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"Annie” has a long and important history at Proctors

The Orphans in the North American Tour of ANNIE.
Photo by Evan Zimmerman for MurphyMade
The Orphans in the North American Tour of ANNIE.

This week’s run of “Annie” at Proctors is more than an opportunity to enjoy family entertainment in a dreary month. For those of us who remember the struggle of Proctors in its early days, “Annie” is a show that is an important link to the survival of the historic Schenectady theatre.

Proctors is such a regional powerhouse today, it is difficult to think of the desperate conditions at the theater in the late 1970s and early 1980s. At the time, Proctor’s Theatre, as it was called then, was a financial disaster. Staffed by mostly volunteers, the organization was yet to establish a reputation strong enough to bring in national touring shows. Such tours, as history would prove, were the lifeline to gain the public’s full support.

The first event of the new theater was Blackstone the Magician. It opened January 3, 1979. It sold out, giving the 2700 seat venue hope for the future. But the policy of one night events weren’t enough to build a financial base strong enough to bring touring Broadway shows to Schenectady.

In 1981, two heroes arrived at Proctors. One was human; the other a cartoon creation.

Hal Holbrook performed his one-man show, “Mark Twain Tonight,” at the theater and became an advocate for its survival. He headed a donation drive and made generous contributions. Indeed, in a seat purchasing drive, he bought all of row HH (his initials). Still scheduling remained a limited series of one night events.

The turning point arrived on September 29, 1981. She was a little girl with curly-hair, wearing a simple red dress. She brought her dog, Sandy, with her, as well as her baldheaded wealthy guardian, Daddy Warbucks.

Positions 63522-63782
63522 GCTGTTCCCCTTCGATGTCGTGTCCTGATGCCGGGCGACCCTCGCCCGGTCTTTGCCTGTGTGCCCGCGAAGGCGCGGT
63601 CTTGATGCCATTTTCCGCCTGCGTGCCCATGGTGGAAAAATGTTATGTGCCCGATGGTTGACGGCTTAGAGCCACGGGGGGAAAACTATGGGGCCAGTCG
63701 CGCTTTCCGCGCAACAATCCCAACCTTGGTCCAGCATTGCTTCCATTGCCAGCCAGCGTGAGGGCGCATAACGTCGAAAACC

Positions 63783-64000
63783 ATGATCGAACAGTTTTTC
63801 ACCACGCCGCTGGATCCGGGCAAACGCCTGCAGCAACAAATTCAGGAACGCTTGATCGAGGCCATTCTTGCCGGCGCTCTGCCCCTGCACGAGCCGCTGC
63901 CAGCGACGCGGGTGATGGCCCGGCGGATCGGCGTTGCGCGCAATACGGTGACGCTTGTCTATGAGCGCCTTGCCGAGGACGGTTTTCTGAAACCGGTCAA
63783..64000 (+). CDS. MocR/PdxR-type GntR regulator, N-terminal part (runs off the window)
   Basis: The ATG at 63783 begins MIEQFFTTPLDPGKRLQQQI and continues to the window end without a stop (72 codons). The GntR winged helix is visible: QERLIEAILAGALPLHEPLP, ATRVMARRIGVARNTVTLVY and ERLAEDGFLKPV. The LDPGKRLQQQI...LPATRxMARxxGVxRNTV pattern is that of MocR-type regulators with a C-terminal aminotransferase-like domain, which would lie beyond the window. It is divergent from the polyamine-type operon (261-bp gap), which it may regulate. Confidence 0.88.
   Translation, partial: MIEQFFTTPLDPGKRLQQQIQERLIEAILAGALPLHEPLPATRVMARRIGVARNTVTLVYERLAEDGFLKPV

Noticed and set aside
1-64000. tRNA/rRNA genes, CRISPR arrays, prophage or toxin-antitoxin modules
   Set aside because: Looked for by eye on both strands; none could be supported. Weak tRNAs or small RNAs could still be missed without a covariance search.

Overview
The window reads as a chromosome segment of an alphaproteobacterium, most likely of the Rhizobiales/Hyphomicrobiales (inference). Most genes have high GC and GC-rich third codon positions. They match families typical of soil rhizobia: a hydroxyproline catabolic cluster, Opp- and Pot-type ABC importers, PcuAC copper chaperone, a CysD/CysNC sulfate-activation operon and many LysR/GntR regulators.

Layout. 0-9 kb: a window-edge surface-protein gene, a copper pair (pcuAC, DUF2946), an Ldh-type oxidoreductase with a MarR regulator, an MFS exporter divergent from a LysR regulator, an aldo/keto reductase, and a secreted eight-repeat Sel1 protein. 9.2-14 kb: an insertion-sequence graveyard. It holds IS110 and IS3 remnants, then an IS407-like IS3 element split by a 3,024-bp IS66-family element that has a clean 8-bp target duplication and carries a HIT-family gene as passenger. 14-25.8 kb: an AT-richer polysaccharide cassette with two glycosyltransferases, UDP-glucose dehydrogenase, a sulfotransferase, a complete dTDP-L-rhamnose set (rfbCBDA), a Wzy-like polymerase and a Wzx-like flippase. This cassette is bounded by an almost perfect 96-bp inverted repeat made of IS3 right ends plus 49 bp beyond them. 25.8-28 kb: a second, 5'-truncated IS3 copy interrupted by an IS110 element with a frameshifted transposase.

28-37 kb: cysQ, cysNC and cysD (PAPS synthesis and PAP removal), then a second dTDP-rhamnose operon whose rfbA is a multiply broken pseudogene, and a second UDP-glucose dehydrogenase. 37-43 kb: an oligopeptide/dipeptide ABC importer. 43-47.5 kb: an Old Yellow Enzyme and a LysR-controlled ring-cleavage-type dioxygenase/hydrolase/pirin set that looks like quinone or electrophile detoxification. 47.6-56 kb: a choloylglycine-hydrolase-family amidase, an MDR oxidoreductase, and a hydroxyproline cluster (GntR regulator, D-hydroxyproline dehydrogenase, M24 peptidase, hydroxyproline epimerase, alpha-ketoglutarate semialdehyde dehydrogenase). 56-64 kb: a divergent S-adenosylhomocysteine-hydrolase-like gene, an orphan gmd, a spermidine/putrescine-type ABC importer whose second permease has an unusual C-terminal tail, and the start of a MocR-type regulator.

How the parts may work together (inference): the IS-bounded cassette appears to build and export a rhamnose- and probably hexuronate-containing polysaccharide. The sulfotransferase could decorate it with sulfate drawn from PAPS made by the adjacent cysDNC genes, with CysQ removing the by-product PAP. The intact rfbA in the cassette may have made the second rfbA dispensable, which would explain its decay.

The show was “Annie.” The musical had opened on Broadway in 1977 and was still running in New York at the time. “Annie” ran a full week and sold extremely well. When, at the end of the show, Little Orphan Annie sang the inspirational song, “Tomorrow,” it foreshadowed what the theater could and would become.

This relationship between the musical and a venue explains the durability of “Annie” and why it has remained popular for almost 50 years. Its popularity certainly is helped by a score that includes several classic hits that have you leave the theater humming. More important, at its core, a seemingly frivolous musical based on a comic strip character has subliminal depth that touches our emotions.

When “Annie” last played Proctors in 2015, I had the opportunity to interview the lyricist Martin Charnin, who also directed the touring production. He named the qualities of the show as being about “family values, love, hope and a feeling of belonging.”

When he came to inspirational, he explained why he and the others on the creative team (composer Charles Strauss and book writer Thomas Meehan) picked the character Annie. To them, Annie possessed the same spirit of determination that permitted the characters of Charles Dickens’ to overcome the darkness of their existences. They saw her life as dark and her journey as one of optimism.

Charnin said in order to help the audience to understand this element in the story, during tryouts they altered the order of the musical numbers. They moved the original opening song, “It’s a Hard Knock Life,” to the second spot. In its place they added “Maybe,” a reflective moment sung alone on stage. It permitted Annie to tell her dreams to the audiences, gain their sympathy and elevate the stakes in the story.

It worked. For 47 years “Annie” has been entertaining and inspiring audiences. If you attend at Proctors this week, look around the theater. Try to think what it was like 43 years ago. Financial and physical disrepair prevailed and the only thing early organizers had was hope for tomorrow. Tuesday’s opening posits that that metaphysical tomorrow is now.

“Annie” plays at Proctors Tuesday through Sunday,vJanuary 14. For tickets and information go to atproctors.org

Bob Goepfert is theater reviewer for the Troy Record.

The views expressed by commentators are solely those of the authors. They do not necessarily reflect the views of this station or its management.

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